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NEWS STORY

Extra funding to help councils meet 50-a-week care cap in Wales

05/07/2013

The Health Minister and Deputy Minister for Social Services have agreed to provide an additional 3.2 million a year to local authorities in Wales to ensure that the 50-a-week cap on home care charges remains sustainable for the future.

As part of the implementation of the cap, local authorities were asked to estimate how much they thought they would incur in costs as a direct consequence of its introduction. At that time authorities estimated this to be £10.1 million per year, which the Welsh Government provided to support its introduction.

A monitoring exercise uncovered authorities were reporting costs exceeding their predictions. This was due to inflation and changes to welfare benefits since the cap's introduction by the Deputy Minister in April 2011. It was also due to all authorities reporting an increase in the number of people receiving services for which a charge could be levied.

The Deputy Minister for Social Services, Gwenda Thomas said:

"The £50-a-week cap on home care charges has been warmly welcomed. It provides assurance to vulnerable service users, who rely on home care and other non-residential social services to help meet their daily living needs, of the maximum they would be asked to pay, wherever they live in Wales.

"I am conscious, as I am sure local government is, of ensuring that our First Steps Improvement Package - of which the cap was part - remains sustainable and does not become an untenable financial pressure on local authorities. The Health Minister and I are providing additional funding to ensure this does not occur.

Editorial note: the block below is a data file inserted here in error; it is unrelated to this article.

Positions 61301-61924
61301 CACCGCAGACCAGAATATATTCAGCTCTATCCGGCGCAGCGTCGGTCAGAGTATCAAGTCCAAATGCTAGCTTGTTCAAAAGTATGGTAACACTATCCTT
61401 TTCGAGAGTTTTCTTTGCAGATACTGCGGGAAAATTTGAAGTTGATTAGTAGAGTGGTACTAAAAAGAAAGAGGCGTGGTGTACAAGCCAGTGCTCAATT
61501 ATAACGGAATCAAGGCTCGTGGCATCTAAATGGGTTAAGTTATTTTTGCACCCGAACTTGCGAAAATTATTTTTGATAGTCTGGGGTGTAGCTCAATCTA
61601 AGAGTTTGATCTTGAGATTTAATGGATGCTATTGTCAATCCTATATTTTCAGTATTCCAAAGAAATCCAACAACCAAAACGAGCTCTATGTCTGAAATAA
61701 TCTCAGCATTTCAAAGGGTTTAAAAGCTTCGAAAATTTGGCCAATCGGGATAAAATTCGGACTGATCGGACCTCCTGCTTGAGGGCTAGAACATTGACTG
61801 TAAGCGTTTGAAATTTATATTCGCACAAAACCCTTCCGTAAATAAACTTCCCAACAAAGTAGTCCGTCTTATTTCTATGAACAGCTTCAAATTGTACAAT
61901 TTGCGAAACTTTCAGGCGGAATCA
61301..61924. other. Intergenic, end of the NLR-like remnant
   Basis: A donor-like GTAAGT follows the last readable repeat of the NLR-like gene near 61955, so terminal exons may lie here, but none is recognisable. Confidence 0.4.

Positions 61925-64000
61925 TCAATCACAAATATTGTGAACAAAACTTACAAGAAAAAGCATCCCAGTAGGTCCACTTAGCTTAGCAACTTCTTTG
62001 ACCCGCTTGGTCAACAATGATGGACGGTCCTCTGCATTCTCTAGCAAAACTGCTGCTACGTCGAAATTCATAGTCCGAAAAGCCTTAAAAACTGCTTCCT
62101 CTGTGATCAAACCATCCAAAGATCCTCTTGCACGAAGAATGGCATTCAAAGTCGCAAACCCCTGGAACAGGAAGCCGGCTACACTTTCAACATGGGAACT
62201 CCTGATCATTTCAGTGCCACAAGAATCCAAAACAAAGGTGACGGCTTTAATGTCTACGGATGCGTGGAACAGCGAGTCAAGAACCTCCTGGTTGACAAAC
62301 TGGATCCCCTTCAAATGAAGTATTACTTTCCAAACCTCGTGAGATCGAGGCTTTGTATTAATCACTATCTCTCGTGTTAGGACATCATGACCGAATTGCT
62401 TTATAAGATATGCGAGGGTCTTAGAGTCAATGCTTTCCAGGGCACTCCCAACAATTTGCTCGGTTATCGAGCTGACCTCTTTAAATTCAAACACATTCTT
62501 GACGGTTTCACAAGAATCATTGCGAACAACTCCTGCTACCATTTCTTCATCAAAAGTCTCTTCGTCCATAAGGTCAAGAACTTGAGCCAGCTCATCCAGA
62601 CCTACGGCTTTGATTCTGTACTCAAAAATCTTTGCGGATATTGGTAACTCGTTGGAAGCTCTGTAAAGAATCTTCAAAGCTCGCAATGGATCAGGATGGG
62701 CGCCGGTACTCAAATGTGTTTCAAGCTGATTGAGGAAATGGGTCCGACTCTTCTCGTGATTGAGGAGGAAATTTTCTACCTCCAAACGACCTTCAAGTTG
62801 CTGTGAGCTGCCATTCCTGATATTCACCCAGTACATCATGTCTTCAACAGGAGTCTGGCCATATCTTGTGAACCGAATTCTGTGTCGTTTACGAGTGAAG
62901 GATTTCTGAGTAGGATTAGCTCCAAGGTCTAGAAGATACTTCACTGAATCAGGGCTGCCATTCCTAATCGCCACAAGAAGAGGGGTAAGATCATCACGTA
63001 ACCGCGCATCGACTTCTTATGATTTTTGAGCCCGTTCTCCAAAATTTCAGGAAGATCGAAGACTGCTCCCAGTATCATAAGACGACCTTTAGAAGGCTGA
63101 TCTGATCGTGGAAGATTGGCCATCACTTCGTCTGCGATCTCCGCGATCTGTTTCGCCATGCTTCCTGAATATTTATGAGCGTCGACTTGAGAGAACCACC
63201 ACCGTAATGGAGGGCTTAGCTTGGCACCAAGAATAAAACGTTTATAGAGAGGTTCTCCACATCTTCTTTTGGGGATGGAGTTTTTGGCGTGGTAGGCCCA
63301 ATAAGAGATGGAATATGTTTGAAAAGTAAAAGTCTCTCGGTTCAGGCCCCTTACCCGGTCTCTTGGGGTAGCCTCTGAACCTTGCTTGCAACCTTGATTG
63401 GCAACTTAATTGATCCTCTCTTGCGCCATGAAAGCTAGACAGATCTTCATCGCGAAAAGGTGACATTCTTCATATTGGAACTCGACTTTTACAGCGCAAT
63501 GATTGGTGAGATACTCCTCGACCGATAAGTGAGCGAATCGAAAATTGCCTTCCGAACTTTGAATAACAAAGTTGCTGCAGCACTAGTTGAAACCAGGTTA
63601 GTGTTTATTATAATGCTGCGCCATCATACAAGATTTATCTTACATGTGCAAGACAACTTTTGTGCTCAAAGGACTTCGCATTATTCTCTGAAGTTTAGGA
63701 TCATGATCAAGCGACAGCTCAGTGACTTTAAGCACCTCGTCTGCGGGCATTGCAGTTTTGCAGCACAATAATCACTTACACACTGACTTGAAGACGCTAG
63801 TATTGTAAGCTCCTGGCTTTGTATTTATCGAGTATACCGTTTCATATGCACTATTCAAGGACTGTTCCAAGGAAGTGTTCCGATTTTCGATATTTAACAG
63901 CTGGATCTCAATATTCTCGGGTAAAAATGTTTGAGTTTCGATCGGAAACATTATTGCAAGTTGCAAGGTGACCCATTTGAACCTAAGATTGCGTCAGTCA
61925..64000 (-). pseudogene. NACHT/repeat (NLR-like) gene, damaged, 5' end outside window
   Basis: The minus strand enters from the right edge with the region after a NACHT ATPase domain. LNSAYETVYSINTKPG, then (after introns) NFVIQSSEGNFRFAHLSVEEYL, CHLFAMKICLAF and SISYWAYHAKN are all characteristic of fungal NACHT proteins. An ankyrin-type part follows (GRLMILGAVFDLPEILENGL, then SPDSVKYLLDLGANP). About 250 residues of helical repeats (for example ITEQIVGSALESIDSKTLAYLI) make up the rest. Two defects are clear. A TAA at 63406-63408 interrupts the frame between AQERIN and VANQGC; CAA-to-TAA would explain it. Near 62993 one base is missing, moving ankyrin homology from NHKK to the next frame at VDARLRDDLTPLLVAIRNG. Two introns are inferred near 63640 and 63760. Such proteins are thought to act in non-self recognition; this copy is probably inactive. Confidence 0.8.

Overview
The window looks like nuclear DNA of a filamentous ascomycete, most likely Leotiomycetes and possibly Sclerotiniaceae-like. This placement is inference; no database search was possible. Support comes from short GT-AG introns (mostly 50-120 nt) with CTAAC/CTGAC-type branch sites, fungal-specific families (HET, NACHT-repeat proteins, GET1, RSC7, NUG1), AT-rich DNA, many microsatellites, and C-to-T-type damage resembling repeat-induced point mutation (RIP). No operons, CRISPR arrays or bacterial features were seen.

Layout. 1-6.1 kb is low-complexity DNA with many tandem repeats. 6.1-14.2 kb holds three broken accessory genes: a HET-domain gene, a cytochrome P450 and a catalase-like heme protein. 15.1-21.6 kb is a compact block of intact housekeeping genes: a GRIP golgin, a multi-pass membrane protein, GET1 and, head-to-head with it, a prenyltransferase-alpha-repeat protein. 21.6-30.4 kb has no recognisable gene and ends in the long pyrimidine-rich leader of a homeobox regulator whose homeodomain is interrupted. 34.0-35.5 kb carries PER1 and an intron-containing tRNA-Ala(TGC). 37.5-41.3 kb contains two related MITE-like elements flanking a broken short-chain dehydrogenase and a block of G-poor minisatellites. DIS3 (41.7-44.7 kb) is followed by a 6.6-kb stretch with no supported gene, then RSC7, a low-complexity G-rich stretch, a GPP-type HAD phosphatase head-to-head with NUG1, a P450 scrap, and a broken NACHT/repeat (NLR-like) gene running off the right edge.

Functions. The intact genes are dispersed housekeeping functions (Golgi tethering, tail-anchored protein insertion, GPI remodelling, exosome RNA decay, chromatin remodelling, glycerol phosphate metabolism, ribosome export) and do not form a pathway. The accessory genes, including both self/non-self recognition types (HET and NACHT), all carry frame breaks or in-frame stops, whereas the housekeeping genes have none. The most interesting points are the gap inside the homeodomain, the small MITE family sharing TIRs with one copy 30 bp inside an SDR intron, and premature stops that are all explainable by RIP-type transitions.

"The £50 maximum charge has now been set for over two years with over 5,250 service users a year benefitting, around 30% of those charged. During this time, however, inflation has affected the cost of service provision, while greater demand for services and changes in welfare benefits have also increased costs for local authorities in operating the cap on fees.

"It is inevitable that at some point the maximum level should be reset and I intend to revise the weekly maximum charge from April 2014 to take account of changes since its introduction, including inflation. I also intend to consider the wider impact and level of the maximum charge from April 2015 to ensure it remains sustainable in the longer term.

"I hope this will assure service users and local authorities of the Welsh Government's commitment to maintaining a maximum weekly charge for home care and other non-residential social services.


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